When I was considering becoming chair of Amirah’s Board of Directors someone told me that the job only required starting board meetings on time! Not surprisingly, I have found that there’s more to the job than that . . .
I have served on Amirah’s board for almost six years—because I am so supportive of and grateful for its marvelous vision and work to provide whole-person care for women survivors of sex trafficking in a safe, secure home and community. During this time my appreciation for the challenges and complexity—and the rewards—of that work has only strengthened. The work is grueling—for all involved—and immensely gratifying. Truly transformative.
So, what does the chair of Amirah’s Board of Directors do? A typical day can include meeting with Executive Director Stephanie Clark to share and process developments with the residential program, fund and awareness raising, Board matters, etc. It’s one of my favorite parts of the “job”—both to learn more about all that’s involved and to have a small part in managing that.
I might also—as I did just this morning—talk by Face Time with local high school students who are working on a school project about human trafficking. Someone who heard me speak when receiving a grant given to Amirah from a local business had a connection with a teacher at that school. I love making and benefitting from connections.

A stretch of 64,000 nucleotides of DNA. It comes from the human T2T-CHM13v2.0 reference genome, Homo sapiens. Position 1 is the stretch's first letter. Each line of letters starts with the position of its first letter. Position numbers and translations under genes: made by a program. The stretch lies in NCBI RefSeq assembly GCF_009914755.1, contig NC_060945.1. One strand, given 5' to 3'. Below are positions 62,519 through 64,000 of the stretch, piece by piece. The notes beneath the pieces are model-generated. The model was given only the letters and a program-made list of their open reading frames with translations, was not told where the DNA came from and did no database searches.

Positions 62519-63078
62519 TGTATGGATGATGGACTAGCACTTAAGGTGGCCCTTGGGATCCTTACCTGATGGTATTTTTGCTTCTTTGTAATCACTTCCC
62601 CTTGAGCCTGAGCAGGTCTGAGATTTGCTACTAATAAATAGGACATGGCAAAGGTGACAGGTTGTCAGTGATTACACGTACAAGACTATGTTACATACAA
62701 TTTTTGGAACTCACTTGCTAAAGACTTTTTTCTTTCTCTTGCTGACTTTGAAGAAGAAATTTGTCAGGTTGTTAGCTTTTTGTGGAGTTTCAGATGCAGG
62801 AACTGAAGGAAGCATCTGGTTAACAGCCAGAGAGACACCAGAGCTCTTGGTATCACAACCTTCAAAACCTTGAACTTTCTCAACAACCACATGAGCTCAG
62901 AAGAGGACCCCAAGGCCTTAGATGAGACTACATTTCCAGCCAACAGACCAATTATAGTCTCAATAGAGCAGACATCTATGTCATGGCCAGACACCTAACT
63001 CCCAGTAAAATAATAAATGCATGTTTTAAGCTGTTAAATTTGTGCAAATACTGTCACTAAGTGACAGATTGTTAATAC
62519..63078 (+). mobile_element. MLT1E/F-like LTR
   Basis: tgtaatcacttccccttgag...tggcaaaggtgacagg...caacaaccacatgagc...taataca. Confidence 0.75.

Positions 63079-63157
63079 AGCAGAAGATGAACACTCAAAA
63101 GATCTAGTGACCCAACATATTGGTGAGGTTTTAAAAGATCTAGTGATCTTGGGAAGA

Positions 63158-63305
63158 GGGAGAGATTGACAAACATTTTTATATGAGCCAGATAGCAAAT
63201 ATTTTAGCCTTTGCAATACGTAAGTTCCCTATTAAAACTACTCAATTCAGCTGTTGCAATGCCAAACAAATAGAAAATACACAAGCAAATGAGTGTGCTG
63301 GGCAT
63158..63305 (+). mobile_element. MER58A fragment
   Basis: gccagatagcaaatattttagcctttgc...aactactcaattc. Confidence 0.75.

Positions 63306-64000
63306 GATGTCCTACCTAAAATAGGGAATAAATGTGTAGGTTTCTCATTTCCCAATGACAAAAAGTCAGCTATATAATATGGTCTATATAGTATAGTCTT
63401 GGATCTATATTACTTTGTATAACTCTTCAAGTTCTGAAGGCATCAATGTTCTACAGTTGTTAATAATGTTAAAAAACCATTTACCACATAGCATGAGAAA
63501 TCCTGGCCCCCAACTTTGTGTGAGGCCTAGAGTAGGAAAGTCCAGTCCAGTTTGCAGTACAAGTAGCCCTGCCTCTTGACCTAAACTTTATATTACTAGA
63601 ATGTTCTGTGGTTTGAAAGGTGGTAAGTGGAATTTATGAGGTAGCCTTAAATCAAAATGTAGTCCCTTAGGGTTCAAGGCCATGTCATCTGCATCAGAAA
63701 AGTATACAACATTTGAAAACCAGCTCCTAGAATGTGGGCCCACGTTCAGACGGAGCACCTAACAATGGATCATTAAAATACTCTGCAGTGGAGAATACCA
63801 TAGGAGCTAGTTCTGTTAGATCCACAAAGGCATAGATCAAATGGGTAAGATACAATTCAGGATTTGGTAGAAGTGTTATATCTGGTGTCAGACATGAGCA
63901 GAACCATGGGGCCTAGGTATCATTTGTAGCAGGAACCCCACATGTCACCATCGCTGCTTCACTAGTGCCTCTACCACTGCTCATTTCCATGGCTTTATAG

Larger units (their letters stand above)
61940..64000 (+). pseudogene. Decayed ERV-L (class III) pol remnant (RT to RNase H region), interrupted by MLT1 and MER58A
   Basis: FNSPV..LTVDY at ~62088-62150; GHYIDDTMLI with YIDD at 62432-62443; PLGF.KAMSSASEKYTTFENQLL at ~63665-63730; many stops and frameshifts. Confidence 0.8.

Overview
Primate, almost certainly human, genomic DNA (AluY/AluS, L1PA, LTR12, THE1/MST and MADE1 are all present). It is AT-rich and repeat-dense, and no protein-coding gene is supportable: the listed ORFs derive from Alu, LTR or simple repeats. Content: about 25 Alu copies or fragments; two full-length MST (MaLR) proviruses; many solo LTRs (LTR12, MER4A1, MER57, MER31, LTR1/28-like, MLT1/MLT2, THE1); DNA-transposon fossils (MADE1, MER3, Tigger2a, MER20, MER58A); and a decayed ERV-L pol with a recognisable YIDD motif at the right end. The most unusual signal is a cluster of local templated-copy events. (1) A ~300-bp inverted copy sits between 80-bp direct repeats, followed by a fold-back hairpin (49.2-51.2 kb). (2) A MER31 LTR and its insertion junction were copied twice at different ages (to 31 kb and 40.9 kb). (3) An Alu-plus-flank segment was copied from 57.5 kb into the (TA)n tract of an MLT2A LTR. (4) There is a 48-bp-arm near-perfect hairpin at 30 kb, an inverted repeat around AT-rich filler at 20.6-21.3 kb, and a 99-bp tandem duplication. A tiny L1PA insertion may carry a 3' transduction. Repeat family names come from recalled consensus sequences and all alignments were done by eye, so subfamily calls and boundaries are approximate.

As mentioned, I do speak to a variety of individuals and groups on behalf of Amirah. That’s another part of the job I love. Some people are still unaware that as many as 21 million people are enslaved through labor and sex trafficking in the world today. Even if they have that general awareness, they can still be surprised to learn that trafficking doesn’t just happen “over there,” in Nepal or the Dominican Republic or Ghana. It happens EVERYWHERE, cutting across all classes and locations. It is on the North Shore of Boston where I live and where Amirah is at work.
Then, of course, there is the work with the rest of the Board of Directors. We meet every other month. I set the agenda and chair the meetings—always chock full of matters to discuss and decide. I stay in touch with other members between meetings. Like other board members, I use social media to raise awareness of needs and opportunities to support Amirah in a variety of ways. We advertise job and volunteer openings, upcoming fundraisers, particular needs at the home, and more. It is part of my job—part of every Board member’s job—to make sure that my family and friends know about Amirah developments. Once a year there is a large fundraiser and celebration, and every Board member helps with that.
I also keep learning from the news and social media about what’s going on in the larger world of trafficking and the fight to stop it. Pretty much every day there are articles to read and new efforts and programs to learn about. As awareness about trafficking rises, so does the work of law enforcement, Homeland Security, the medical community and others to stop it and to help its survivors. And, so importantly, to prevent it.
Human trafficking is a monumental tragedy and black mark on the face of humanity. Its damage to individuals and communities is staggering. What a gift it has been to me to know and work with those who are wanting and working to undo the devaluing trauma of trafficking—both survivors and care givers--to transform and redeem those lives to be independent and productive in ways that help and satisfy them and benefit others.